Marigot Bay, which lies about halfway down the west coast, is the beautiful sheltered bay was where Dr. Doolittle was filmed (the original one, with Rex Harrison rather than Eddie Murphy). Construction of a new resort, Discovery Marigot Bay, has recently been completed here. The small beach isn't great for swimming, but it's a good spot for water sports and has a sizeable marina.
Further south is Anse Chastanet—a gorgeous sweep of sand with spectacular views of the Pitons, which also boasts St. Lucia's best snorkeling. The beach is used by guests from the eponymous hotel above it, as well as those from other neighboring properties like Ladera and several smaller hotels. Just south is Soufrière: A long stretch of dark sand edged with palm trees through which you can see one of the Pitons. This is mostly a local haunt.
Rainforest Hideaway, St. Lucia
Tel: 758 286 0511
A three-minute boat ride across the placid waters of Marigot Bay leads to a private dock set among the mangroves. If it's evening, a man with a flashlight will await you, and in a scene reminiscent of The Phantom of the Opera, will guide you to the Champagne bar, where you can enjoy an aperitif at the water's edge before dinner. Start with locally caught mahi mahi; clean the palate with coconut, lime, and ginger sorbet; and then move on to the perfectly cooked risotto, which, for the Caribbean, is almost as much of a surprise as finding a pot of gold at the end of the rainbow. Service is equally flawless in what is one of St. Lucia's finest restaurants.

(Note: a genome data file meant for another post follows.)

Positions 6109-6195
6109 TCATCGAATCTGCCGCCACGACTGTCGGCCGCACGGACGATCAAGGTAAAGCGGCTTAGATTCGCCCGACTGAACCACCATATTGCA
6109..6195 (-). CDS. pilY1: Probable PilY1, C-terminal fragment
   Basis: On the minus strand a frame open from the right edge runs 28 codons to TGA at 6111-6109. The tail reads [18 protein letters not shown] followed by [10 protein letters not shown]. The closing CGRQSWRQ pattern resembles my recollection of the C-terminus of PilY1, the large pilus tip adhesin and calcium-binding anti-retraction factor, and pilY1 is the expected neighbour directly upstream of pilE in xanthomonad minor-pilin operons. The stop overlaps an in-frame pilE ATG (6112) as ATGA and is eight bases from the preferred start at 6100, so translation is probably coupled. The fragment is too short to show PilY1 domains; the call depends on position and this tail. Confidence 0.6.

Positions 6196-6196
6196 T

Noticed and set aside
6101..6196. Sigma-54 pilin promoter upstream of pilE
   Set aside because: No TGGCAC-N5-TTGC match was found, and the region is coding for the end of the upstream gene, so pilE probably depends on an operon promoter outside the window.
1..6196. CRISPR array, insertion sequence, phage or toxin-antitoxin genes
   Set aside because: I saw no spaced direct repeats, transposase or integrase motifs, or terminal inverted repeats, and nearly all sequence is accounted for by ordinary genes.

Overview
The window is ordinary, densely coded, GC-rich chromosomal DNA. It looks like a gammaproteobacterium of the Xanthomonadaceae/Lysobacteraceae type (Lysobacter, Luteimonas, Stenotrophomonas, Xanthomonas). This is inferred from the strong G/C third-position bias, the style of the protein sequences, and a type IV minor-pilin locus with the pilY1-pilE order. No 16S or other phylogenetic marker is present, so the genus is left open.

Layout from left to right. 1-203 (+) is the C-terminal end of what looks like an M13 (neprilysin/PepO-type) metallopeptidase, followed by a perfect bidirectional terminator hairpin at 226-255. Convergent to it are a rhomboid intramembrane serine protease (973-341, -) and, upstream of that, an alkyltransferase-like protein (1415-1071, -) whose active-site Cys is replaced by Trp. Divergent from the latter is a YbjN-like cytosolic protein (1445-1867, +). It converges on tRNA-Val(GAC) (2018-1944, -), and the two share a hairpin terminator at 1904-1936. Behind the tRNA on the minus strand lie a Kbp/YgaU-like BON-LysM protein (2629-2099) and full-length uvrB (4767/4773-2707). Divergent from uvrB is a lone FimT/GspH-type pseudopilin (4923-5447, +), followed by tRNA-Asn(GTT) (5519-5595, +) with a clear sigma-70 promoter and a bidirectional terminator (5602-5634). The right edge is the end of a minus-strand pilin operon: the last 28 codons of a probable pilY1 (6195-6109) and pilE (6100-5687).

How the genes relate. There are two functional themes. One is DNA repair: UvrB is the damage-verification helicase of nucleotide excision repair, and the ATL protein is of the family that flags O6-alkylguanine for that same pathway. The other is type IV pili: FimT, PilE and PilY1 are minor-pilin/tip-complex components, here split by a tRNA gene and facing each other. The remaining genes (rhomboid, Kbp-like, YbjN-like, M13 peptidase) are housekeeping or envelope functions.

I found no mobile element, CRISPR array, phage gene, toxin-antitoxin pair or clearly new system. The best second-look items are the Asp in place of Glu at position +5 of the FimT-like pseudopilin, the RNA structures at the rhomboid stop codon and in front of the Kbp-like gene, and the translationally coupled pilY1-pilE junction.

Open Wednesdays through Mondays, from 6 pm.
Lime, St. Lucia